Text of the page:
The DI is defined as:
DI= 10×log10 (EI/EIT)
Copyright 2012 Alliance for Radiation Safety in Pediatric Imaging All Rights Reserved
Step 3. Learn new exposure
terminology standards
The meaning of DI
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An ideal situation where EI is equal to the EIT,
the DI is zero (DI =0)
If the exposure index is higher than the EIT
(overexposed), the DI is positive, and if it is lower
than the EIT (underexposed), the DI is negative
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A DI of -1 is 20% below the appropriate exposure,
while +1 is a 26% overexposure
A DI of ±3 indicates halving or doubling of the
exposure relative to the EIT
Copyright 2012 Alliance for Radiation Safety in Pediatric Imaging All Rights Reserved
Step 3. Learn new exposure
terminology standards
Deviation
Index
Percentage
(%)
-3.0
-1.0
0
+1
+3
50
80
100
126
200
Underexposure
{
Ideal
Overexposure
{
Step 3. Learn new exposure
terminology standards
The importance of DI
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Immediate feedback
Indicates the adequacy of the exposure
Goal -1 < DI > +1
Few studies DI > +3 or <-3
Standardized terminology will reduce confusion
from proprietary terminology
Copyright 2012 Alliance for Radiation Safety in Pediatric Imaging All Rights Reserved
Step 3. Learn new exposure
terminology standards
Deviation Index is only one factor in image
quality:
 To assure image quality, checks should be
made for : positioning, patient motion,
collimation, and appropriate use of grids
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Image noise levels for underexposure and saturation with
overexposure should also be monitored
The Image Gently Campaign encourages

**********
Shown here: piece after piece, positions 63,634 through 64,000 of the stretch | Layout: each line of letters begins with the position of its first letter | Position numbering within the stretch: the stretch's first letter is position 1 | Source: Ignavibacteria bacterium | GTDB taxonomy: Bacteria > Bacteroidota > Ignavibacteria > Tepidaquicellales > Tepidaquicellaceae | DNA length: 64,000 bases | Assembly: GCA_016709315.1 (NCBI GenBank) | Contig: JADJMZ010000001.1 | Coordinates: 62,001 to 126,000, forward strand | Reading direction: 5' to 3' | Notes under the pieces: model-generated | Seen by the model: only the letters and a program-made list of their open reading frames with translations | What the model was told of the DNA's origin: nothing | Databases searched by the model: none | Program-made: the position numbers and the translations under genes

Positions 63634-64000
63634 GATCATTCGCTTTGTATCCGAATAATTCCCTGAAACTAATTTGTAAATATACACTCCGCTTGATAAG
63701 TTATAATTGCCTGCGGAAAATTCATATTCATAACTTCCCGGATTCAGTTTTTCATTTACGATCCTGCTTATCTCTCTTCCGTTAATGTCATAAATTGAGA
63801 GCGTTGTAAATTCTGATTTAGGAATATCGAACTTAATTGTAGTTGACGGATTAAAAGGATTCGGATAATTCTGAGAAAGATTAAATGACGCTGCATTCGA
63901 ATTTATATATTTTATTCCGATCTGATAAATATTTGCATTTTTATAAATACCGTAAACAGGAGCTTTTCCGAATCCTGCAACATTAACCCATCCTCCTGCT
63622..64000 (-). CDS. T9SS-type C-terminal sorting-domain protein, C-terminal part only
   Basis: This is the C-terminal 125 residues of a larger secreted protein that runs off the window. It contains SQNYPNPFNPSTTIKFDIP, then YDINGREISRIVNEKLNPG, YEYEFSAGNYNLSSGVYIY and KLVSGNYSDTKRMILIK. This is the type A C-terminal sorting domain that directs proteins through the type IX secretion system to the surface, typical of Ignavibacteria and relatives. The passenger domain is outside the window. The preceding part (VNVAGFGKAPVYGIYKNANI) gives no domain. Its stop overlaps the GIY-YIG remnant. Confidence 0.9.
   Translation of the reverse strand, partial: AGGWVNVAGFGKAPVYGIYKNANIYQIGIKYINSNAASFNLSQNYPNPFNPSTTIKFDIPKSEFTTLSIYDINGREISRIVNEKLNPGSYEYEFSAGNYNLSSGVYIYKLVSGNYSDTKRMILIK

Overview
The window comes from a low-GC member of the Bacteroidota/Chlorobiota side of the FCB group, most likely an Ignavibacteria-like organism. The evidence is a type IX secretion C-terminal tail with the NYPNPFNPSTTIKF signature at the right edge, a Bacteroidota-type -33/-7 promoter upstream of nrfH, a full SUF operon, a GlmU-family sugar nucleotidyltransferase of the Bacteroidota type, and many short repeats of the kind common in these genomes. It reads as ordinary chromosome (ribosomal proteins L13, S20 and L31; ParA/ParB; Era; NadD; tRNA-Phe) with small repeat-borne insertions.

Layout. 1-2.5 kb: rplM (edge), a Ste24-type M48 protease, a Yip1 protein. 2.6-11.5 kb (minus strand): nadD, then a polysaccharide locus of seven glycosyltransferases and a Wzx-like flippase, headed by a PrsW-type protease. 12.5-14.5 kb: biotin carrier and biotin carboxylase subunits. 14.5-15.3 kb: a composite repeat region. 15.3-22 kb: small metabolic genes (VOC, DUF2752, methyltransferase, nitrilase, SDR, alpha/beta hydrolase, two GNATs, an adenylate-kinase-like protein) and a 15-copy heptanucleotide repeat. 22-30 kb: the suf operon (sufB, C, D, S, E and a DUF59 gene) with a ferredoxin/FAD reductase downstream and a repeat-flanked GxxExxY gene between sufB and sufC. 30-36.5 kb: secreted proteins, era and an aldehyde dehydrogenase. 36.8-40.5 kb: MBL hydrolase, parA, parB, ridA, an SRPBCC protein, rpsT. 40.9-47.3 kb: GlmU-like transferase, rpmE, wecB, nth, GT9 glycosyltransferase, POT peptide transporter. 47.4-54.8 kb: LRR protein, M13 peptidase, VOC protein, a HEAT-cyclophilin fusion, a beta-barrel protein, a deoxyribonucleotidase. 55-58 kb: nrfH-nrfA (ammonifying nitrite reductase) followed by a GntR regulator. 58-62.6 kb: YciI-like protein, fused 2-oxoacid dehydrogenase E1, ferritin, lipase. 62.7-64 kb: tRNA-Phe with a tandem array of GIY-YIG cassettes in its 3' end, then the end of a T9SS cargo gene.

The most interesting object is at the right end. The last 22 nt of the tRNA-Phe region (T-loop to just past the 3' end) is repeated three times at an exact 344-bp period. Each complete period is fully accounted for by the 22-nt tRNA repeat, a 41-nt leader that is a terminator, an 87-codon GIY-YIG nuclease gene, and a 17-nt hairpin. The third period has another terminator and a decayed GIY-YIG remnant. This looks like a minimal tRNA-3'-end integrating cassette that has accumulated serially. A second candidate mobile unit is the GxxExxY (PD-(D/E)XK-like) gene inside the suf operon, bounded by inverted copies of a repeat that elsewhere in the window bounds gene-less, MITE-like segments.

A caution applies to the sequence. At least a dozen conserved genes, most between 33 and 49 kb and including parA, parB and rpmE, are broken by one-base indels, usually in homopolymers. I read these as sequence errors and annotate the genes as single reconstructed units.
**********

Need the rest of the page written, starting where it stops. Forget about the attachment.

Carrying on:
radiologists and technologists to go “Back to
BASICS” with digital radiography
Copyright 2012 Alliance for Radiation Safety in Pediatric Imaging All Rights Reserved
Step 4. Establish technique
charts using a team approach
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Automatic exposure control (AEC) sensors,
commonly used in adults, is often problematic
in children
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For smaller children the imaged area of anatomy
may be smaller than the single central sensor
Goske, M. J., E. Charkot, et al.(2011). Pediatr
Radiol 41(5): 611-619. Reused with permission.
Copyright 2012 Alliance for Radiation Safety in Pediatric Imaging All Rights Reserved
Step 4. Establish technique
charts using a team approach
Manual techniques may be most appropriate
for small children
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Team approach:
Physician, technologist, medical physicist, vendor
Start with limited exams:
Chest, abdomen, small parts
May need detector-specific technique charts
Copyright 2012 Alliance for Radiation Safety in Pediatric Imaging All Rights Reserved
Step 4. Establish technique
charts using a team approach
Image processing is different for pediatric
patients and adults
 Review and adjust anatomically
programmed radiography techniques
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Appropriate values must be included for both AEC and
manual technique selection
Pre-programmed adult techniques used for
pediatric imaging may not result in the
appropriate image quality or patient dose
Copyright 2012 Alliance for Radiation Safety in Pediatric Imaging All Rights Reserved
Step 5. Measure body part
thickness
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X-ray absorption/transmission depends on the
composition of the body part being imaged
Body part thickness is the most important
technique determinant
One cannot reliably use patient age as a guide
for techniques